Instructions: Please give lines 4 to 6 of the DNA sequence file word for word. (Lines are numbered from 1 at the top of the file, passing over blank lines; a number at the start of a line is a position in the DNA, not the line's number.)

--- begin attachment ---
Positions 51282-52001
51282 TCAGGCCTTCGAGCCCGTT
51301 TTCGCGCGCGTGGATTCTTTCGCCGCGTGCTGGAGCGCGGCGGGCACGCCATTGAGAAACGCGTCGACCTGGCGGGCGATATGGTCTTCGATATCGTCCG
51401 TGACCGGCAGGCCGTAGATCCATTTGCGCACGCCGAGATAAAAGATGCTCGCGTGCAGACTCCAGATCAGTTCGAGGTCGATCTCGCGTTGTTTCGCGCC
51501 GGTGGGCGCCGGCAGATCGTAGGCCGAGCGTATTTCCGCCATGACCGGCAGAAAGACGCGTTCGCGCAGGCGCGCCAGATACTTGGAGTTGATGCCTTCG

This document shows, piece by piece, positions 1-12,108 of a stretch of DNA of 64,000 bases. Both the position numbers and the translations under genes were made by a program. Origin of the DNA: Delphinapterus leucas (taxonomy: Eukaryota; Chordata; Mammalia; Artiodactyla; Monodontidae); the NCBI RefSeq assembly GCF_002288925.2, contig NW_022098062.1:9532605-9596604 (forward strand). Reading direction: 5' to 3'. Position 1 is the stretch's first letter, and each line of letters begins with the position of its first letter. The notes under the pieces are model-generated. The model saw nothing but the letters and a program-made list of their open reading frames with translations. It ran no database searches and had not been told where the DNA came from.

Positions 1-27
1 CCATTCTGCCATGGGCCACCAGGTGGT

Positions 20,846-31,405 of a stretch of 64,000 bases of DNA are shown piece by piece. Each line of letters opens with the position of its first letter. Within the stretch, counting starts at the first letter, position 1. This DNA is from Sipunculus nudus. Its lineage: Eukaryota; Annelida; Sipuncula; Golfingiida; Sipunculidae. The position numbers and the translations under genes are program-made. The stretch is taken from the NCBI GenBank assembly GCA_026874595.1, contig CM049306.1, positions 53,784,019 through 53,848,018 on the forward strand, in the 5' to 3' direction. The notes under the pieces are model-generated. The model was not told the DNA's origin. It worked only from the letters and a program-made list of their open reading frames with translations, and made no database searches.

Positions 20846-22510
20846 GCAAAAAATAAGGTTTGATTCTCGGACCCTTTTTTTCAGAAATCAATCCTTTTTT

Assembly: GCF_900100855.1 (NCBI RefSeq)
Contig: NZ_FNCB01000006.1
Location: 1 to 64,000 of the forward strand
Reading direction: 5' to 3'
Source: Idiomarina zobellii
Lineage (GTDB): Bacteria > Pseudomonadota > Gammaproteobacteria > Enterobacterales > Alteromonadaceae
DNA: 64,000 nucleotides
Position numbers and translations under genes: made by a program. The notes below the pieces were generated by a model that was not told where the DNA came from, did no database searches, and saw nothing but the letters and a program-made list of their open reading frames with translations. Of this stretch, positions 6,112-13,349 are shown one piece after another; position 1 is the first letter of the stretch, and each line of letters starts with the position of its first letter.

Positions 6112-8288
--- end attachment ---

51401 TGACCGGCAGGCCGTAGATCCATTTGCGCACGCCGAGATAAAAGATGCTCGCGTGCAGACTCCAGATCAGTTCGAGGTCGATCTCGCGTTGTTTCGCGCC
51501 GGTGGGCGCCGGCAGATCGTAGGCCGAGCGTATTTCCGCCATGACCGGCAGAAAGACGCGTTCGCGCAGGCGCGCCAGATACTTGGAGTTGATGCCTTCG

This document shows, piece by piece, positions 1-12,108 of a stretch of DNA of 64,000 bases. Both the position numbers and the translations under genes were made by a program. Origin of the DNA: Delphinapterus leucas (taxonomy: Eukaryota; Chordata; Mammalia; Artiodactyla; Monodontidae); the NCBI RefSeq assembly GCF_002288925.2, contig NW_022098062.1:9532605-9596604 (forward strand). Reading direction: 5' to 3'. Position 1 is the stretch's first letter, and each line of letters begins with the position of its first letter. The notes under the pieces are model-generated. The model saw nothing but the letters and a program-made list of their open reading frames with translations. It ran no database searches and had not been told where the DNA came from.